After an arrest, many people wait to learn whether the court will allow for their releases on bail or bond. In numerous cases, parties may not have the ability to meet cash bail amounts, and as a result, they spend a considerable time in pretrial detention. Commonly, individuals who pose no threat to the community or who are innocent of the alleged crime will still spend time behind bars.
Fortunately, for you as an Illinois resident, you may not have to contend with this type of situation. The governor signed the Bail Reform Act into law last year, and it took effect at the beginning of this year. Now, in the event that you face arrest, you may have a lessor likelihood of remaining in pretrial detention if you cannot meet bail.
Bail Reform Act
The new law addresses considerations for bail amounts and whether accused parties could face release on their own recognizance, which means that the individuals agree to appear in court when told, but do not have to pay bail in order to obtain release. The desired effect of this new law relates to lowering the populations of county jails.
Because judges hold the authority for setting bail, the law requires that judges take the accused party’s circumstances into account when determining whether the individual should be released and under what stipulations that release may occur, such as whether bail may prove necessary. However, the goal of the law is to have more individuals released without first having to post a cash bail.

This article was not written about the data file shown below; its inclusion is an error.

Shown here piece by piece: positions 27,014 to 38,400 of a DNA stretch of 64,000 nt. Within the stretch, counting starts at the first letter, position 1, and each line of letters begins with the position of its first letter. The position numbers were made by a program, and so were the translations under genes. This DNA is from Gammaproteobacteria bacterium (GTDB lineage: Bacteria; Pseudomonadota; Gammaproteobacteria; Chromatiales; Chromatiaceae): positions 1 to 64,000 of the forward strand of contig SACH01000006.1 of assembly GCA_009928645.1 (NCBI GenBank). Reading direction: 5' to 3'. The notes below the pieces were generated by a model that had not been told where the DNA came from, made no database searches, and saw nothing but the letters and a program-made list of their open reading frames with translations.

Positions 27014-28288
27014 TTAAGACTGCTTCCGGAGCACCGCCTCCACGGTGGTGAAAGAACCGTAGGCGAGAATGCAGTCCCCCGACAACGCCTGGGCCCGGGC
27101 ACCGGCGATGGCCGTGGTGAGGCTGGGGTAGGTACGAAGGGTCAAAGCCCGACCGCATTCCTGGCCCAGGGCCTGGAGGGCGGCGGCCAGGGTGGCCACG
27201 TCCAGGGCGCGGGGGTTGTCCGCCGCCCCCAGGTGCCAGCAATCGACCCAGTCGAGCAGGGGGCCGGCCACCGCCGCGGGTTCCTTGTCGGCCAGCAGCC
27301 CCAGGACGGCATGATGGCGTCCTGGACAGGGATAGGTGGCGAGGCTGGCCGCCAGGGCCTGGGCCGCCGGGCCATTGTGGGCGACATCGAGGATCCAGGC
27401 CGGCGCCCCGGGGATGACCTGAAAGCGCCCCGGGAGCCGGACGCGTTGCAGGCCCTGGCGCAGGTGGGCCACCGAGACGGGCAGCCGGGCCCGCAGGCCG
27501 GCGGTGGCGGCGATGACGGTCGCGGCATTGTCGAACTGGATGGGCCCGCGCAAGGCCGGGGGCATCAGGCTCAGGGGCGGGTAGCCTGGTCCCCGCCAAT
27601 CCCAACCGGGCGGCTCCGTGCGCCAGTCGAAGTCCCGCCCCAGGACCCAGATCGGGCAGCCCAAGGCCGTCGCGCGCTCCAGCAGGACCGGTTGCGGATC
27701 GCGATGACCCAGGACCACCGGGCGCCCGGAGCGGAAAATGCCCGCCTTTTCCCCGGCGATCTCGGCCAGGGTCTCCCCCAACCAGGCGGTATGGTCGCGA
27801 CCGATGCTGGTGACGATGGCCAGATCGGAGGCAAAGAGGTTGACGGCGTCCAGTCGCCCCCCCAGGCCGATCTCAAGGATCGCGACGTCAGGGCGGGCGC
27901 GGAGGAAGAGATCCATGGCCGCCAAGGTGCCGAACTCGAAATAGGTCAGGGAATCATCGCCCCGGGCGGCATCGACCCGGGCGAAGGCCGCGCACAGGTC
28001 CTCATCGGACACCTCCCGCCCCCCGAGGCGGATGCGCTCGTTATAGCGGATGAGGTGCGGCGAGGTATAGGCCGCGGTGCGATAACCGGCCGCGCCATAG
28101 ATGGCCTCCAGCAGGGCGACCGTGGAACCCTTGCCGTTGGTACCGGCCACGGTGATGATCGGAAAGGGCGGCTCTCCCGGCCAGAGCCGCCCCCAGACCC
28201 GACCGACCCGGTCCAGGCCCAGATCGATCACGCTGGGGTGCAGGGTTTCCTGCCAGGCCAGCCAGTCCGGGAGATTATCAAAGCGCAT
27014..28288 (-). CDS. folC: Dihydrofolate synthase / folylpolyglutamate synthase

Stipulations for release
Of course, the courts still do not want threatening criminals on the street, and as a result, only individuals who do not pose a threat to the community and who are unlikely to leave town or miss their court dates will have consideration for release in lieu of bail. These individuals will also have not committed violent crimes.
If a person faces allegations of domestic battery, sex crimes or other violent crimes, he or she will not receive consideration for release without bail.
The law also requires that an accused party have an attorney present at the first court appearance. If you find yourself charged with a crime, it may work in your best interests to speak with an attorney about your options. Having a legal advocate on your side could help you better understand this new law, how it could apply to your situation and other aspects of your case.